(5) The Black Tie Itself (And Waist Covering)

The definition of the dress code comes from this very important piece of garment – the black bow tie. Usually made of satin or grosgrain, the same fabric as the lapel facings.

Black, self tie bow tie, with a matching cummerbund.

Only self tie bow ties are acceptable. If you’re old enough to attend Black Tie events, you’re definitely too old to be wearing pre-tied ones. Plain black, either in satin or grosgrain to match your lapel facings. After all, it’s called “Black” Tie for a reason, not Rainbow Tie…

To finish up the ensemble, a matching waist covering. Generally, single breasted shawl collar Dinner Jackets are matched with a black cummerbund (picture above), while single breasted peak lapel Dinner Jackets are matched with a low-cut, horseshoe waistcoat. Either choice is equally correct. Double breasted Dinner Jackets do not need any waist coverings, as they’re worn buttoned at all times.

(6) Footwear

The traditional pump (court shoes) may seem a little too feminine for some. So the best compromise is a pair of black Oxford shoes. If you have a pair in black patent leather, that’ll be perfect. But a pair of regular black leather Oxfords are equally correct too. Just stay away from brogues of any kind. The simpler it is, the more formal it’ll be.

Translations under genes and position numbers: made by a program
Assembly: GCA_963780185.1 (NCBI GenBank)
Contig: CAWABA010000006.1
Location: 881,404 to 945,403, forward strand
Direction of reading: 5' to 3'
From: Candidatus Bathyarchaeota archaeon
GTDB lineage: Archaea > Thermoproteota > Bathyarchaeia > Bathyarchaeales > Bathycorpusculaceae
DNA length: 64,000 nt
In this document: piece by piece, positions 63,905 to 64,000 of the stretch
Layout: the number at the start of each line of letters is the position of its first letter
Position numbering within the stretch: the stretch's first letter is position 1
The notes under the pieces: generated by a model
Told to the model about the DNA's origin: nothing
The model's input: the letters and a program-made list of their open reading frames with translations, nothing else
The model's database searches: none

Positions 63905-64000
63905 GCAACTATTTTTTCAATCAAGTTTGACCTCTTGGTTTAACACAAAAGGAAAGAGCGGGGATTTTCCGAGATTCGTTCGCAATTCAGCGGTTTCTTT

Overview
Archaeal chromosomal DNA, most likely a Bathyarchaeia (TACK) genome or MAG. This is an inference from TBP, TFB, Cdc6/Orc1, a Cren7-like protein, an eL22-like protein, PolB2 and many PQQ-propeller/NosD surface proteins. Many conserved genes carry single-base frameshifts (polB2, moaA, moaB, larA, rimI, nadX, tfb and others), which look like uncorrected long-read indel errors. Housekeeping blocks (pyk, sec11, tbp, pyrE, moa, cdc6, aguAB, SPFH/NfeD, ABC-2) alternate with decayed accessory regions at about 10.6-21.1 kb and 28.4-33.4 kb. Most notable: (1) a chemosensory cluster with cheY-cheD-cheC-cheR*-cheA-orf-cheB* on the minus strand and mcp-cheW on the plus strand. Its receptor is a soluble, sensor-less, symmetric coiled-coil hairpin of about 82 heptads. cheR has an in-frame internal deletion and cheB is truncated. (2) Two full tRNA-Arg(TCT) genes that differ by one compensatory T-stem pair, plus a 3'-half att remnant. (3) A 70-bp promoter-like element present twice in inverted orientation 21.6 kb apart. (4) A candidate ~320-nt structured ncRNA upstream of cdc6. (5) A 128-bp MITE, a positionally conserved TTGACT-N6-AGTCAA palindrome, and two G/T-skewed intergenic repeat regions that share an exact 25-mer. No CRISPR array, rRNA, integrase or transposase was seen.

Plain toe Oxford shoes in black patent leather.

Getting Dressed Up For Your Formal Event

This is what a fully dressed gentleman should look like when attending a Black Tie event.

“Dressing Well Is A Form Of Good Manners.”

Tom Ford

Knowing how to dress the part isn’t about showing how knowledgable you are when compared to your fellow gentlemen. It’s about showing respect. Respect to the host organising the event, and also respect to the fellow attendees of the said event. Sadly, in this day and age, not many gentlemen really take the trouble to dress up, even when the occasion calls for it. But if you do want to learn how to dress and present yourself well, you can seek the help of Solarex Imaging, a consultant for both corporate and personal branding.

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About CHOW Wei-Ming

Brand consultant, photographer, creative director, storyteller, and a true believer of the power of visual communications. Outwardly expresses a friendly disposition, but hides a perfectionist nature deep inside him.

One Reply to “Received An Invitation For A Black Tie Event?”

  1. Pingback: What Makes A Gentleman, Well, A Gentleman? - Espoletta